Crestwood’s financial picture muddied by upcoming closing of mall anchor

Closing of Dillard’s to result in loss of at least $300,000 to city’s year-end surplus

By BURKE WASSON

While Crestwood administrators still are projecting a surplus in the city’s three major funds by the end of the year, the pending October closure of Dillard’s at the Westfield Shoppingtown Crestwood has muddied those projections.

The administration had projected an overall surplus of $639,445 at the end of the year among the city’s general fund, capital-improvements fund and park and stormwater fund, according to the city’s second-quarter financial report.

But with last month’s announcement that Dillard’s — one of the Crestwood mall’s three anchor stores — will leave the mall by Oct. 20, the city’s administration expects the city will lose $300,000 to $350,000 in sales-tax revenue this year.

That estimated loss of sales-tax revenue from Dillard’s then would drop the city’s expected surplus in its three major funds by the end of 2007 down to anywhere from $289,445 to $339,445.

In the city’s second-quarter financial report, the administration had projected — before hearing that Dillard’s will close — that the city would end the year with a $432,836 surplus in the general fund, an $89,368 surplus in the capital-improvements fund and a $117,241 surplus in the park and stormwater fund.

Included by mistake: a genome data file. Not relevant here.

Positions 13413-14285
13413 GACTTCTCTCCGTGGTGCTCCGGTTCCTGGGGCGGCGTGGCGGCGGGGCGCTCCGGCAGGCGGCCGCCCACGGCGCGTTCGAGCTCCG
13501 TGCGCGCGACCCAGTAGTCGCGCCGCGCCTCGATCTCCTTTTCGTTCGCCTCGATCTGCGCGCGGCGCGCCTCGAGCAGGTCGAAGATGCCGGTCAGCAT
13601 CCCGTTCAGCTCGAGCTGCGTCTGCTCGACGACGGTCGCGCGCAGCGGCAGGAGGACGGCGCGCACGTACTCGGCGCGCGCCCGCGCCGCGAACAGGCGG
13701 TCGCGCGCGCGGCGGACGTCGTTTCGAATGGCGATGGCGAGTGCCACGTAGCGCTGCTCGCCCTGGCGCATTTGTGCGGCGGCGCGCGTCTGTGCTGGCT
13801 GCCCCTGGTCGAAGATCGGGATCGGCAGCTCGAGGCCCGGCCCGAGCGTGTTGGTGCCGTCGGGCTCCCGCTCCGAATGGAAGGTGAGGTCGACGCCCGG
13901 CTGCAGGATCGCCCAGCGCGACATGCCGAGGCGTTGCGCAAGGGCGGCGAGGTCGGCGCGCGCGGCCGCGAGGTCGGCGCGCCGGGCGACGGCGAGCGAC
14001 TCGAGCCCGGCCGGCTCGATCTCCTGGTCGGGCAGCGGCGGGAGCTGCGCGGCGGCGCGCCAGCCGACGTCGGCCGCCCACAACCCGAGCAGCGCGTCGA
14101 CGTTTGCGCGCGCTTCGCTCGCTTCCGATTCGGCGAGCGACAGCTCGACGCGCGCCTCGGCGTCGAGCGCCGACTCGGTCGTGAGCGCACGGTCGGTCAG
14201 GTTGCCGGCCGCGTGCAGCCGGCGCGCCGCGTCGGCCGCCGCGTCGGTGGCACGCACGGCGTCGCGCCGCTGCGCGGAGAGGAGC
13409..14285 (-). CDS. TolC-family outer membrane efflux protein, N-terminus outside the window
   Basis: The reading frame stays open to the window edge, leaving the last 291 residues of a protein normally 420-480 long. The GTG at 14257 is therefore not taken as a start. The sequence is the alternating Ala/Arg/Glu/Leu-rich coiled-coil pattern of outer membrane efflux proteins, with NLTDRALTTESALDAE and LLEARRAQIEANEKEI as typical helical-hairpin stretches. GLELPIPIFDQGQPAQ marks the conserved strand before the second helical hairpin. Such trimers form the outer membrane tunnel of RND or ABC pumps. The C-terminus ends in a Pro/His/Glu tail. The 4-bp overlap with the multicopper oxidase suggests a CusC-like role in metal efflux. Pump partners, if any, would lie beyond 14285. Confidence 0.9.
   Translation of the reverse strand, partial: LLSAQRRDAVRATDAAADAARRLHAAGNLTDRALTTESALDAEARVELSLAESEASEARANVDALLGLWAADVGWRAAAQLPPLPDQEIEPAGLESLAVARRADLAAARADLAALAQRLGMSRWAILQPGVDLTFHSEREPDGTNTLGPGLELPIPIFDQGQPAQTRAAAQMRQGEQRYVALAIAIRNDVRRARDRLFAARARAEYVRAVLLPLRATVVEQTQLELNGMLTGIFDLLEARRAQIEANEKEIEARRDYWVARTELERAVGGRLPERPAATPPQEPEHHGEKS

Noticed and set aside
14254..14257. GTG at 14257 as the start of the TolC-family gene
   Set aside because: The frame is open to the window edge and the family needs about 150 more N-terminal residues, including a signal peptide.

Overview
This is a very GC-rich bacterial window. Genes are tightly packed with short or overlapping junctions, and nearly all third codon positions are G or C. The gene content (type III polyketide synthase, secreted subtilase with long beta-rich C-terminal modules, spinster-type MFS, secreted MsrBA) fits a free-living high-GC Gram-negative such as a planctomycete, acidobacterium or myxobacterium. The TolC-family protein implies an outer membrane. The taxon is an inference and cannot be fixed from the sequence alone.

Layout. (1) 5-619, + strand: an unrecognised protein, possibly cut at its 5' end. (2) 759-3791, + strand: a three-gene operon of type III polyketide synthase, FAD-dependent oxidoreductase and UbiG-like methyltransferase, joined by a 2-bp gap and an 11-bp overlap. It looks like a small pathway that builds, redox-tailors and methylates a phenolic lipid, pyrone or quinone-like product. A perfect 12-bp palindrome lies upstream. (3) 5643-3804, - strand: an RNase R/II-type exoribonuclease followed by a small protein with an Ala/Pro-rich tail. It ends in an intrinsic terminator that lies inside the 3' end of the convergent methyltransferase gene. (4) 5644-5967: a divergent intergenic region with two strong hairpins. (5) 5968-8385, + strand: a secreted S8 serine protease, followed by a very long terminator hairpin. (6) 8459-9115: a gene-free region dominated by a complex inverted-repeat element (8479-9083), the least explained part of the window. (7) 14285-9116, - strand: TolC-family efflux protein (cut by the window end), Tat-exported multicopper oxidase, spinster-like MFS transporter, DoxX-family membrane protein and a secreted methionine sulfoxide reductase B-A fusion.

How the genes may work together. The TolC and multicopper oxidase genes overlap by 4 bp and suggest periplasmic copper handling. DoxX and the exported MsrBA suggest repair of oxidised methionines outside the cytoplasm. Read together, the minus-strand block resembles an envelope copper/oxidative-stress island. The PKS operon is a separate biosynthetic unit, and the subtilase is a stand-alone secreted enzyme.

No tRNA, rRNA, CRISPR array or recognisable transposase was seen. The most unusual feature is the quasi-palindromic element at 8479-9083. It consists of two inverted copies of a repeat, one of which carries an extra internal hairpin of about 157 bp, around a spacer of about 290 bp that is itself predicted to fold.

City Administrator Frank Myers said that despite the unexpected closing of Dillard’s, the fact that the city will add funds to its reserves at the end of the year still is a positive step for the city.

“Even though we know Dillard’s is going to close Oct. 20 and that’s going to affect those numbers, it’s not going to affect those numbers by $432,000 (in the general fund),” Myers said.

“We are going to finish 2007 in a much stronger cash position than we entered 2007 in the general fund. That’s what those numbers show,” he added.

The city’s administration previously targeted a 1-percent-over-budget increase in revenue in Crestwood’s three major funds and an across-the-board decrease of 1 percent in expenditures in all three of those funds.

The city actually was exceeding that goal, according to the second-quarter financial report.

The general fund was expected to have its revenues outperform budget by 2 percent with expenditures expected to finish the year 1 percent under budget. That would result in a $432,836 year-ending performance.

Revenue in the capital-improvement fund was expected to outperform budget by 5 percent while expenditures in that fund were projected to finish the year at 2 percent under budget.

The park and stormwater fund was estimated to rake in 3.3 percent more in revenues than budgeted while expenditures in that fund were set to finish at 2 percent under budget.

Aldermen originally budgeted for a $165,000 surplus in the city’s general fund. In that fund, 59 percent of budgeted revenues for the year had been collected in the first half of the year and the city had spent 49 percent of budgeted expenditures.

By comparison, the city had collected 60 percent of budgeted revenues for the general fund by the halfway point of 2006 and had spent 46 percent of budgeted expenditures in that fund.